It takes a bird’s-eye view to best appreciate landscape artist Stan Herd’s 1.2-acre Crop Art replica of Vincent van Gogh’s 1889 masterpiece “Olive Trees”.
Kansas-based landscape artist Stan Herd may work slowly but when his artworks come to fruition, they do so in a big way… like 1.2 acres big in the case of his latest triumph: a much larger than life replica of Vincent van Gogh’s 1889 masterpiece “Olive Trees with Yellow Sky and Sun”. The original was one of 18 oil paintings of olive orchards completed by Van Gogh in the last year of his life. Herd, a life-long admirer of Van Gogh, was commissioned to recreate the painting by the Minneapolis Institute of Art, coincidentally the place where the original is currently displayed.
Herd announced the completion of the outsized artwork on September 11th of 2015 following six long months of intensive preparation while the many botanical components of the work achieved maturity. Like related works of Rice Field Art in rural Japan, Herd’s reverent masterpiece is best viewed from high in the clear Minnesota sky.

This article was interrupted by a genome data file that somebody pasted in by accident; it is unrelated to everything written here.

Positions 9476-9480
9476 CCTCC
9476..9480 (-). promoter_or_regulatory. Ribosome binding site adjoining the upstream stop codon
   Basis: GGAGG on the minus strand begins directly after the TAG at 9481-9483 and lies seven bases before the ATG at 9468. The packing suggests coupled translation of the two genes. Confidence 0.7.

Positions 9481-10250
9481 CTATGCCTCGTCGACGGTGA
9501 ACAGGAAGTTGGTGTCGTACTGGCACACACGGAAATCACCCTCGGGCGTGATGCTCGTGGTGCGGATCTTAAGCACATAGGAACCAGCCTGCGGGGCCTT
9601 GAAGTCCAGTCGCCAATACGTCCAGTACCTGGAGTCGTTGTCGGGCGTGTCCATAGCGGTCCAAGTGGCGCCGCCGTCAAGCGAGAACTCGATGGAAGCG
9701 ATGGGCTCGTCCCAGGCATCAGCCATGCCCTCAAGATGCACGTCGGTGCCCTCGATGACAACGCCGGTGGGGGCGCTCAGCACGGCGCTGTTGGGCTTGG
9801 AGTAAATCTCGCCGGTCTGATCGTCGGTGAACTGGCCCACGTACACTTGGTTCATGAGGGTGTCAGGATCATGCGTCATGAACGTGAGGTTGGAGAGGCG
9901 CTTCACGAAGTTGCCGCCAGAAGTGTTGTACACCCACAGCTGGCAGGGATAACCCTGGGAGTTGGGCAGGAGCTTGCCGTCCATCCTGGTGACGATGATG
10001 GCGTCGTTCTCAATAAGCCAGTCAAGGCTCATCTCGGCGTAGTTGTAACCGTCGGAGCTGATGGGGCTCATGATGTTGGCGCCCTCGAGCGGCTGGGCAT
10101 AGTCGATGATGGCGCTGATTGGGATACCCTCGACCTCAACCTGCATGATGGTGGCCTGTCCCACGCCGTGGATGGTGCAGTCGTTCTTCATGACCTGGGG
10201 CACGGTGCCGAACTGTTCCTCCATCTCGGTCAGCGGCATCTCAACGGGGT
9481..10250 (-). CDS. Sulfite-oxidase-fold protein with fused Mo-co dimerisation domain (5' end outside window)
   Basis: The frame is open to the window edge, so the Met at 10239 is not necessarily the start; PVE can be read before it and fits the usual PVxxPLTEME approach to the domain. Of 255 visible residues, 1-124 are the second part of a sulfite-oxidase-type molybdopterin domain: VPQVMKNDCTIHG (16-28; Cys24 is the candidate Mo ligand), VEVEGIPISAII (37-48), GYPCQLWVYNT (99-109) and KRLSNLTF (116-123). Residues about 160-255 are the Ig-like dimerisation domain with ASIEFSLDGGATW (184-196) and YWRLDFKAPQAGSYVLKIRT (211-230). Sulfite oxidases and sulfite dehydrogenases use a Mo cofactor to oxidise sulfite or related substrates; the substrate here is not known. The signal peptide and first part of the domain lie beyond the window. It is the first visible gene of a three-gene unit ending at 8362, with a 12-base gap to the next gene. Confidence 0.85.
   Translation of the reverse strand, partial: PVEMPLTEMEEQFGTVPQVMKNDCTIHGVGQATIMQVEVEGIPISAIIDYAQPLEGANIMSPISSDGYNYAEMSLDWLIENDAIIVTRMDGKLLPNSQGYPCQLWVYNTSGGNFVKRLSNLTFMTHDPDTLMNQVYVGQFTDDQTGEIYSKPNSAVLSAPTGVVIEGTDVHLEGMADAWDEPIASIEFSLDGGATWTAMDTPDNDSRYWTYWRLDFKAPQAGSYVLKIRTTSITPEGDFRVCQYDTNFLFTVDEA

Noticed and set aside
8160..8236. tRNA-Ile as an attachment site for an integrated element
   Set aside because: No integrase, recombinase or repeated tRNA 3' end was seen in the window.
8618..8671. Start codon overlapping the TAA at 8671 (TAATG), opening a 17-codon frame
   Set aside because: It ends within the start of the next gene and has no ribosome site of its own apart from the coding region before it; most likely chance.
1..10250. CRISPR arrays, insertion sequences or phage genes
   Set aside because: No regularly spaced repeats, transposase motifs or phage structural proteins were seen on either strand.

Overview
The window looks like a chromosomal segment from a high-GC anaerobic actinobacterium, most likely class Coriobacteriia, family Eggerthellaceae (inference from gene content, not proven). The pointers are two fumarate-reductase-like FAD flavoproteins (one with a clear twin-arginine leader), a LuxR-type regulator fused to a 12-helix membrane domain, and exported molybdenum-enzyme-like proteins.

Conveniently, the artistic field underlies one of the flight paths going in and out of Minneapolis-St. Paul International Airport. “When you’re on ground level you can’t tell what the cuts even look like, but when you get up there you can see the patterns,” explained Rick King, board member of the Minneapolis Museum and the Metropolitan Airports Commission. “If you’re landing from the southeast and flying northwest, it will be on your left-hand side as you approach the airport.” And you thought flying over “flyover states” was boring!